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cold hammer finishing blades?


Kristopher Skelton
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  • 3 weeks later...

I went and tried this two ways on two different blades both 1095. First I did it room temp after normalizing then I did it from a red heat and worked until I decided to stop. My hammer is about 4 oz (or so) and I used a lot of fast taps.

 

The effect was about the same for the room temp and red heat. The deeper indentations were not there and cleanup was easier. I'd say the scale removal was more dramatic with the room temp blade as it went chipping and flying; the hot blade scale just sort of popped off without much fanfare

Kristopher Skelton, M.A.

"There was never a good knife made from bad steel"

A quiet person will perish ~ Basotho Proverb

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  • 8 months later...

Cold working tool steel! I wrote a little on this issue in another thread (about how to do marking on blades)In the last ten years I've been learning the arts of coining and coinmaking. This necessarily involves steel dies and the techniques of die sinking. It turns out that in die work there is a very well-understood technique called "hobbing" in which a tool of some shape, called a "hub" or "matrix" is pressed into another piece of ANNEALED tool steel. Having come from a blademaking tradition I was totally shocked at the amount of cold work that is routinely administered to coining dies... the US mint makes tens of thousands of dies every year... all of them are cold-hobbed in D-2 tool steel! I have been playing with this technique... in W-1 and A-2 steels... learning the limits... and I feel confident in saying that it is perfectly safe to administer 10 to 15% cold work to water-hardening tool steel that has been thoroughly annealed. You can anneal again and take it further if you wish.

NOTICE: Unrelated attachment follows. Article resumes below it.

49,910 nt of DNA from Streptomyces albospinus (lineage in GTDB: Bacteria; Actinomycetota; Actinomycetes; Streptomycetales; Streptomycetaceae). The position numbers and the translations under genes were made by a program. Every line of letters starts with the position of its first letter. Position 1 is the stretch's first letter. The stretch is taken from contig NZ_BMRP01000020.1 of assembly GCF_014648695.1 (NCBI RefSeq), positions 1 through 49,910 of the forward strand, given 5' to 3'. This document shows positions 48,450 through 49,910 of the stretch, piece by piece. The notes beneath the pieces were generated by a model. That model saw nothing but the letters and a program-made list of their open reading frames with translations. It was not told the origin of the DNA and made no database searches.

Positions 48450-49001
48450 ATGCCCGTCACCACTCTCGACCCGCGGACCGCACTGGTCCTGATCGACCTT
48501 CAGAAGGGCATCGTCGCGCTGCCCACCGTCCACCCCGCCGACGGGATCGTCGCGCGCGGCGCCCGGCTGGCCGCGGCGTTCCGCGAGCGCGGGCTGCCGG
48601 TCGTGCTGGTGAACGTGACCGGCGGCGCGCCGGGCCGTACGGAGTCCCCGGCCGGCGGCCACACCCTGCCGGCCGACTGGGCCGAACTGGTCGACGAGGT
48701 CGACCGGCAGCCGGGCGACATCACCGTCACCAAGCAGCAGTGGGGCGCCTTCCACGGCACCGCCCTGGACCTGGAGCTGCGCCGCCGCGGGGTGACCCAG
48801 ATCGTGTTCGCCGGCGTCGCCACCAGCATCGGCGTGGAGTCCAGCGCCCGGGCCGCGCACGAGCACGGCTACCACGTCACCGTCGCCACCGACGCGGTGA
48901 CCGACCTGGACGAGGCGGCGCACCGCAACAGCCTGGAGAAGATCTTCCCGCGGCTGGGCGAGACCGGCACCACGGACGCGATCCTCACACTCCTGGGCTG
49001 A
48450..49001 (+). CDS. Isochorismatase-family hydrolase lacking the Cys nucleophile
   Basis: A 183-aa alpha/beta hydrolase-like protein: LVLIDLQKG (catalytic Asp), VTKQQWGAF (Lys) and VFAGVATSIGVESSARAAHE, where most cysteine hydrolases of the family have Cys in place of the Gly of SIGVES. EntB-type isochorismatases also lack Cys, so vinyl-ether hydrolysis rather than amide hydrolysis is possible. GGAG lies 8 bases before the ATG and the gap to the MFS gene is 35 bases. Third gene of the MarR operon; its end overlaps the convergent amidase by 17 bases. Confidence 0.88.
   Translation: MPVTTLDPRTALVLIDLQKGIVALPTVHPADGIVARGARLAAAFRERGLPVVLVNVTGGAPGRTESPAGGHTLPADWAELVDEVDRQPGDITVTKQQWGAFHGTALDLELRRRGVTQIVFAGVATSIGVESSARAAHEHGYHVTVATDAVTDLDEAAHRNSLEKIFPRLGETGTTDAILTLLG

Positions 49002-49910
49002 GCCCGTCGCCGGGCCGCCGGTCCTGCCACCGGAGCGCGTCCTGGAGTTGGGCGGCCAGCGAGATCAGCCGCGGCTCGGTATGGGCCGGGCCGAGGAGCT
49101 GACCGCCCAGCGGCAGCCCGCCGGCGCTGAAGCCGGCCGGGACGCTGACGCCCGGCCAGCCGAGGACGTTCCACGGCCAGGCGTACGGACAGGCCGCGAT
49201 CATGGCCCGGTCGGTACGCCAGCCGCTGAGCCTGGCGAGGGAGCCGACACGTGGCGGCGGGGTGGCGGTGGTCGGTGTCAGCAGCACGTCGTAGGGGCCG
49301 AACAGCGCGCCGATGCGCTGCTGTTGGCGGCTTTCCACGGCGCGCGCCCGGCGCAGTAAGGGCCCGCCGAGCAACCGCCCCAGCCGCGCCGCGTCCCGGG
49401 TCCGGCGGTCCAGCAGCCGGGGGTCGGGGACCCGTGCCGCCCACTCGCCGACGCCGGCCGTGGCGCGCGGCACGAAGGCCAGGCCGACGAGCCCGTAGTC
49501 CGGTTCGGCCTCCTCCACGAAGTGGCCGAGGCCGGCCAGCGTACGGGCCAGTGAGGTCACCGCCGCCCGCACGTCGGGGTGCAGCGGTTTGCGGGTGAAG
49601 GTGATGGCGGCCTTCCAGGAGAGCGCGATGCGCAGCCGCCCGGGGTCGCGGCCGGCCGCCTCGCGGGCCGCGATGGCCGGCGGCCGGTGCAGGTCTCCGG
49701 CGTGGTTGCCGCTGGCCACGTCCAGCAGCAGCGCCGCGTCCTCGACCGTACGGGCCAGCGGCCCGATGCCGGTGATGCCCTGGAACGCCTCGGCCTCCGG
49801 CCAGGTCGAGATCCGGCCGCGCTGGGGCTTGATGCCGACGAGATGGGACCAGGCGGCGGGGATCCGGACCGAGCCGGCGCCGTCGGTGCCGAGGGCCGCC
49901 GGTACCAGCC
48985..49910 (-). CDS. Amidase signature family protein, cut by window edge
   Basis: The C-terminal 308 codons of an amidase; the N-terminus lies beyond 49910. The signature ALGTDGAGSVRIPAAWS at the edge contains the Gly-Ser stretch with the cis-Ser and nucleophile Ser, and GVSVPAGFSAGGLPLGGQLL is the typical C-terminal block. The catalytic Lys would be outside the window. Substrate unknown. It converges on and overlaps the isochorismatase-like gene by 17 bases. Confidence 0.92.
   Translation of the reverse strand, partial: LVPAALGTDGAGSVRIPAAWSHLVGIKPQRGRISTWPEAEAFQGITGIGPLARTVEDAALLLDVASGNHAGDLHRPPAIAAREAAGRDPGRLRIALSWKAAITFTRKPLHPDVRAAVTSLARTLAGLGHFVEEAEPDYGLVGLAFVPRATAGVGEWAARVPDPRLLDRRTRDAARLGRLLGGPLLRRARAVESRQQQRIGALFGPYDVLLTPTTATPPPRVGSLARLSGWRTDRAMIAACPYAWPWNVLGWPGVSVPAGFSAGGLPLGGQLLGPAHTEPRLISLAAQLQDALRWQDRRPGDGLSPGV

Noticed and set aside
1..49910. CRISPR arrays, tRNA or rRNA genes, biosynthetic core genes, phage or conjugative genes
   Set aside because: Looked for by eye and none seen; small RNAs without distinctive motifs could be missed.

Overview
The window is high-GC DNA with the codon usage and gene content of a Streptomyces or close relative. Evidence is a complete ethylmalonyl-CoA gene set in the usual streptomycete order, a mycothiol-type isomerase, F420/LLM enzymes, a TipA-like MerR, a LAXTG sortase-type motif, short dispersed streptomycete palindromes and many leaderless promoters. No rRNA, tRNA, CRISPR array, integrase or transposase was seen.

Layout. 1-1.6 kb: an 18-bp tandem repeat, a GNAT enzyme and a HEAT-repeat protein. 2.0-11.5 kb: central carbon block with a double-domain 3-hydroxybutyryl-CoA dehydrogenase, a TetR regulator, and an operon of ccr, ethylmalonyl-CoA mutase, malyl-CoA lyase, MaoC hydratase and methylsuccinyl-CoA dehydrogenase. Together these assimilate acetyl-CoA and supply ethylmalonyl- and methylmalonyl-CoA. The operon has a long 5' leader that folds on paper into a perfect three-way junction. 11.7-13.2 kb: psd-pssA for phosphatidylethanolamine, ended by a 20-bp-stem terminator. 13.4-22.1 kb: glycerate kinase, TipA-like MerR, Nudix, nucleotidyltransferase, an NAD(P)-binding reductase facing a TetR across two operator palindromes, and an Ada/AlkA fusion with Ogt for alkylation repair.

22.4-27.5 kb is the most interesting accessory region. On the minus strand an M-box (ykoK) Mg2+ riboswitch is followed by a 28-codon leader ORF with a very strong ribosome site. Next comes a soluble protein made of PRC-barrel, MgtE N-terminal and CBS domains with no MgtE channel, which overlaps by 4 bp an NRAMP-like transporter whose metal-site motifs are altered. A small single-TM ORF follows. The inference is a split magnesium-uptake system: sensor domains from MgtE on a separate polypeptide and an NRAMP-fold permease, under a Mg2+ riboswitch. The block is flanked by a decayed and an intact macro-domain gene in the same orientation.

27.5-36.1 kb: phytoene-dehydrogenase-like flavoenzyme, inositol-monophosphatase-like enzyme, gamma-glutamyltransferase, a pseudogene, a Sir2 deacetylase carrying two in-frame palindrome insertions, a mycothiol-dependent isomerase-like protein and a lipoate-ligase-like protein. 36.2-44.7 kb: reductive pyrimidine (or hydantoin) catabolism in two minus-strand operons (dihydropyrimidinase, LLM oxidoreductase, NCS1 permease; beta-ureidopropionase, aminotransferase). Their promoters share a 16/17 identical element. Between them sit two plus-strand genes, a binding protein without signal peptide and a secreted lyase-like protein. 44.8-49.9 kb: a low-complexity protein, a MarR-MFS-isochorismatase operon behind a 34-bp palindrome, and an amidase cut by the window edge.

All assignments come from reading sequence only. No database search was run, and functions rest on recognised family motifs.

I have not tried it on blades... but I hope to do so. Now 10 to 15% is really quite a lot of cold work! So the planishing that I hear you speak of should be well below that. Annealing is the key though... and must be done fully, preferably by slow cooling in a furnace.

 

I'm hoping to do some further tests and (hopefully) even create some blades completely press-finished with no grinding at all on them... except the edge of course.

 

Be well!

 

Tom Maringer

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Hey Daryl!

 

Long time indeed! Yes, still doing metal work... or back doing metal work after taking a break depending on how you want to look at it.

 

Making the hubs!! Yes that is the trick! Dies can of course be cut directly, either by hand engraving, acid etching, rotary engraving, or the use of small punches. But dies are always in reverse, and some kinds of designs are notoriously difficult to do in reverse... like human faces. For many such shapes it's easier to make the design in the positive and hob it into the die. Techniques can include use of lathe, mill, pantograph, gravers, punches, files, and any combination of the above. I have gotten used to working under a 20x stereo microscope for that sort of task. I also work with a master engraver named Gerg Franck-Weiby and we collaborate on many projects.

 

I have also been seeking (and sometimesfinding) antique vintage steel die-hubs that were made and used in the many small die-sinking shops that used to be in almost every town across the USA. The rise of computer controlled machining has put most of them out of business and this precious library of image tooling is in danger of being lost. Hubs can be used in any combination to make a die. Overlapping hubs is a very powerful technique for creating scenes with depth.

 

One of the techniques of hobbing that was not obvious at first was that you usually cannot hob into a flat surface... the die-blank is turned into a shallow cone shape and the hub pressed into the top of the cone. When I first heard this described I could scarcely believe it... but after doing a number of experiments... it works! The cone apparently provides sufficient backing metal to support the metal flow into the design. The angle of the cone is critical. I have not figured out how to calculate the right angle, but it doesn't take very many mistakes to figure out what works. The process is described in some detail in the book I reviewed in the LIBRARY forum on this site.

 

How the coning can be applied to a blade is not yet clear to me.... it would more likely be a ground or forged extra-thick ridge than a cone. Some experiments at small scale should prove illustrative!

 

 

Be well!

 

Tom

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